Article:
Seven Poems for National Poetry Month

November 28, 1895 (University of California, Lick Observatory)

In honor of National Poetry Month (and Earth Day!), I’ve selected a poetry sampler that captures the range and push into the horizon of what I hope to bring to Orion’s poetry offerings each issue.

Some of the poems are loud and boisterous in their joy. Others are more contemplative, urging a look into the mirror to see what could be done for our planet. But this is just a sampling—pull up a chair, dig in, do some gardening in this poetry field. If you come across one or three that move you, consider sharing with a friend or handwriting it out in a journal. Perhaps these selections might even make you pick up a pen or grab your laptop and tease out a few poems yourself.

Happy National Poetry Month from all of us here at Orion.

– Aimee Nezhukumatathil, poetry editor
 
 
1) The Tree Sparrows, by Joseph O. Legaspi (January/February 2016) 
I adore this rumination on what makes a home solid and secure, the fragility of what it means to think of the safety and security of others’ homes before our own comfort. Thanks to the Academy of American Poets, there is now a great resource to teach this sweet and quiet poem to children.  
 
2) Roses, by Ellen Bass (May/June 2017)
The kaleidoscope of colors shooting through this poem even as the face of illness and death looms near give us “small mercies” indeed.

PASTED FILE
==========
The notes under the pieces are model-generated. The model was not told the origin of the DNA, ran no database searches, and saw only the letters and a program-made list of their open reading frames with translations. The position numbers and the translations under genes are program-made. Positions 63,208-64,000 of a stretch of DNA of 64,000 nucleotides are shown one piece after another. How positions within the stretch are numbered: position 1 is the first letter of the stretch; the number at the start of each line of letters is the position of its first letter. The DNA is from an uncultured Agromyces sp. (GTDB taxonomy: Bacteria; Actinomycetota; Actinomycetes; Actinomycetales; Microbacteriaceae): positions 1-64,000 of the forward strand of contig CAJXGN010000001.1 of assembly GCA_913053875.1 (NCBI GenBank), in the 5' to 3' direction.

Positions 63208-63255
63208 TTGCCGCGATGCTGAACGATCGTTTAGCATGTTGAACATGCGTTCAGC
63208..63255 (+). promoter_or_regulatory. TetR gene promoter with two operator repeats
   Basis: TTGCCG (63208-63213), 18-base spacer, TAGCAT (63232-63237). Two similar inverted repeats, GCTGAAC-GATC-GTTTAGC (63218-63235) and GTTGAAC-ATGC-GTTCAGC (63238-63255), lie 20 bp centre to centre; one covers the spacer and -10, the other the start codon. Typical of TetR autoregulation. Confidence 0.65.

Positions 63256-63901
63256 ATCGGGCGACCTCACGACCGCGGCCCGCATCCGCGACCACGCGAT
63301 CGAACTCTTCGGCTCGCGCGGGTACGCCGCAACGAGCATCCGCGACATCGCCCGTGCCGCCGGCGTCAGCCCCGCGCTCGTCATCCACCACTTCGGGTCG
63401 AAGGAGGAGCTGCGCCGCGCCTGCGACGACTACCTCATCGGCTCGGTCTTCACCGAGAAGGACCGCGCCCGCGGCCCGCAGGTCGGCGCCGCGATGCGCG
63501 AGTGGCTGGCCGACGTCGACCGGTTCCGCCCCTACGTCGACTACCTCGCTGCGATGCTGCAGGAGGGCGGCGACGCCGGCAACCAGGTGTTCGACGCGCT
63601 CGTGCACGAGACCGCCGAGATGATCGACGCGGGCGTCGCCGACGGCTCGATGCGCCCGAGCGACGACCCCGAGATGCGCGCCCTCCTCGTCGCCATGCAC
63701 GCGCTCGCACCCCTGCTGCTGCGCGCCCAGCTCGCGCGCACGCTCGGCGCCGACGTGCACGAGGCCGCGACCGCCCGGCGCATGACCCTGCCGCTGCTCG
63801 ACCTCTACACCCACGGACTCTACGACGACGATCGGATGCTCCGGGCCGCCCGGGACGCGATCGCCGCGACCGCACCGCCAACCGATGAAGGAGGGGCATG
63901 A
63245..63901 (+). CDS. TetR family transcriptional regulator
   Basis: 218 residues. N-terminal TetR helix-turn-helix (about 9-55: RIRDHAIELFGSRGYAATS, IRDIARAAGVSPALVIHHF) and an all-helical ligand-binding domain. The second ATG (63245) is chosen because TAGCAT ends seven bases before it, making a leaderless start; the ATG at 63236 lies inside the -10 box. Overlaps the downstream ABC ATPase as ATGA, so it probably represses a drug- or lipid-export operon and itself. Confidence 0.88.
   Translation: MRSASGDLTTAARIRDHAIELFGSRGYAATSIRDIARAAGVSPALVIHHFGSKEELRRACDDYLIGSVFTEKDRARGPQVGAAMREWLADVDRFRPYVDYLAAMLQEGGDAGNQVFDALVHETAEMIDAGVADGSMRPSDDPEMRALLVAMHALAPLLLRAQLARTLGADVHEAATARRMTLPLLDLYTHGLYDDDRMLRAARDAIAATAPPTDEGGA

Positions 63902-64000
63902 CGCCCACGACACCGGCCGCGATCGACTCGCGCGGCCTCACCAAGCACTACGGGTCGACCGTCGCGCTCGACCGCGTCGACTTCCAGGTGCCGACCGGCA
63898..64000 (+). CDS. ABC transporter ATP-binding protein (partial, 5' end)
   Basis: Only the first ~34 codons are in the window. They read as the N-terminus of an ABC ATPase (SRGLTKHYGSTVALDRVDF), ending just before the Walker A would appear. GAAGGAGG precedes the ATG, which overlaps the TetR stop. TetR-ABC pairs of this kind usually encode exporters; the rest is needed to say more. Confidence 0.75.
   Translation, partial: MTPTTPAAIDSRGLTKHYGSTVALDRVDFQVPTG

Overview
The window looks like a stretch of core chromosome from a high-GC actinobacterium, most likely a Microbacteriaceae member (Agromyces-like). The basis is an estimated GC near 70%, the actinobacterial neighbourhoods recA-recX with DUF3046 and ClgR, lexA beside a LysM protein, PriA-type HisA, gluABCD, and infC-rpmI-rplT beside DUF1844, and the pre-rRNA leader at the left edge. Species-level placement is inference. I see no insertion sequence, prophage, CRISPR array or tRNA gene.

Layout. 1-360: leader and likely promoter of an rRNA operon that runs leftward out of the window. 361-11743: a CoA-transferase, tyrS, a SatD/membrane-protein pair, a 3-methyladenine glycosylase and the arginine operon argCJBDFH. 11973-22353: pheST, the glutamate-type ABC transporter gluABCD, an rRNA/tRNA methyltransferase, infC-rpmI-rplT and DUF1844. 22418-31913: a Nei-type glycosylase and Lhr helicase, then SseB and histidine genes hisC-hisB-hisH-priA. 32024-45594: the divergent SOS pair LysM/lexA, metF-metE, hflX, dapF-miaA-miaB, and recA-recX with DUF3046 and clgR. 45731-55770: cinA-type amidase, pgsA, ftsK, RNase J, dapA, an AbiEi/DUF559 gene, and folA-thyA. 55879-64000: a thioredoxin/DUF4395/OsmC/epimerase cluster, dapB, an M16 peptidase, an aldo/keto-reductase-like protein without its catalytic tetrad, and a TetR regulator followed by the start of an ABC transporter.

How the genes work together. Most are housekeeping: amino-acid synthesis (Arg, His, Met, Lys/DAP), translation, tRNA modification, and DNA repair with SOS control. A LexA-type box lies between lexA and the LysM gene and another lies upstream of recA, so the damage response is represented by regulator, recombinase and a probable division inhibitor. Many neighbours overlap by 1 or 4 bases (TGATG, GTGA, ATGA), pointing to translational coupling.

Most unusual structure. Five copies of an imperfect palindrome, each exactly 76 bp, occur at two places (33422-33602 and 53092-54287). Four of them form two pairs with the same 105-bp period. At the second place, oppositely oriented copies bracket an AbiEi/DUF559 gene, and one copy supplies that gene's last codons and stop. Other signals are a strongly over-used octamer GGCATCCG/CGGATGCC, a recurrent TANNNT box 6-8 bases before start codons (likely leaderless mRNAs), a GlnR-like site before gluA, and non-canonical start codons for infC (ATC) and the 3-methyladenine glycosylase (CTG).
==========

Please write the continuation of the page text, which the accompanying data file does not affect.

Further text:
3) Whereas I did not desire, by Layli Long Soldier (May/June 2017) 
This poem gives a fresh take on interconnectedness, reminding us of the meaning of Lakota: friend.
 
4) Snow White, by Katherine Riegel (January/February 2017)
I was thrilled to present this new version of winter/wintering—in a physical and emotional landscape through a persona not often associated with nature.
 
5) Tyee, by Brian Doyle (May/June 2016)
Ah, how devastated I am that there will be no more new Brian Doyle poems flying into my email inbox. Luckily, before he passed there was this: a reminder of how even the not-so conventionally elegant animal manages to live on the page from Brian’s sure and steady pen, offering dignity to animals we’d normally pass over. He reminds us to marvel while these animals are still with us. 
 
6) Thieves, by Todd Davis (September/October 2015) 
Spring means such sensuality and tumble-over in the animal kingdom, but here Davis reminds us of how flowers relish this unfurling too. 
 
7) Frequently Asked Questions: #6, by Camille Dungy (July/August 2015) 
I’m a big fan of these “poem-answers,” and I admire how this poem doesn’t shy away from the difficult work (and tenderness) of writing and writing well. It’s a beauty of an ars poetica for the Anthropocene.
 

Aimee Nezhukumatathil is a professor of English in the University of Mississippi’s MFA program. Her newest collection of poems is OCEANIC, winner of the Mississippi Institute of Arts and Letters Award for poetry (Copper Canyon Press, 2018). With Ross Gay, she co-wrote the chapbook, LACE & PYRITE, a collaboration of nature poems. She is also the author of a forthcoming book of illustrated nature essays from Milkweed Editions in 2020. She is the poetry editor of Orion and her poems have appeared in the Best American Poetry 2015 & 2018 series, American Poetry Review, New England Review, Poetry, Ploughshares, and Tin House. Her honors include a poetry fellowship from the National Endowment for the Arts and the Pushcart Prize.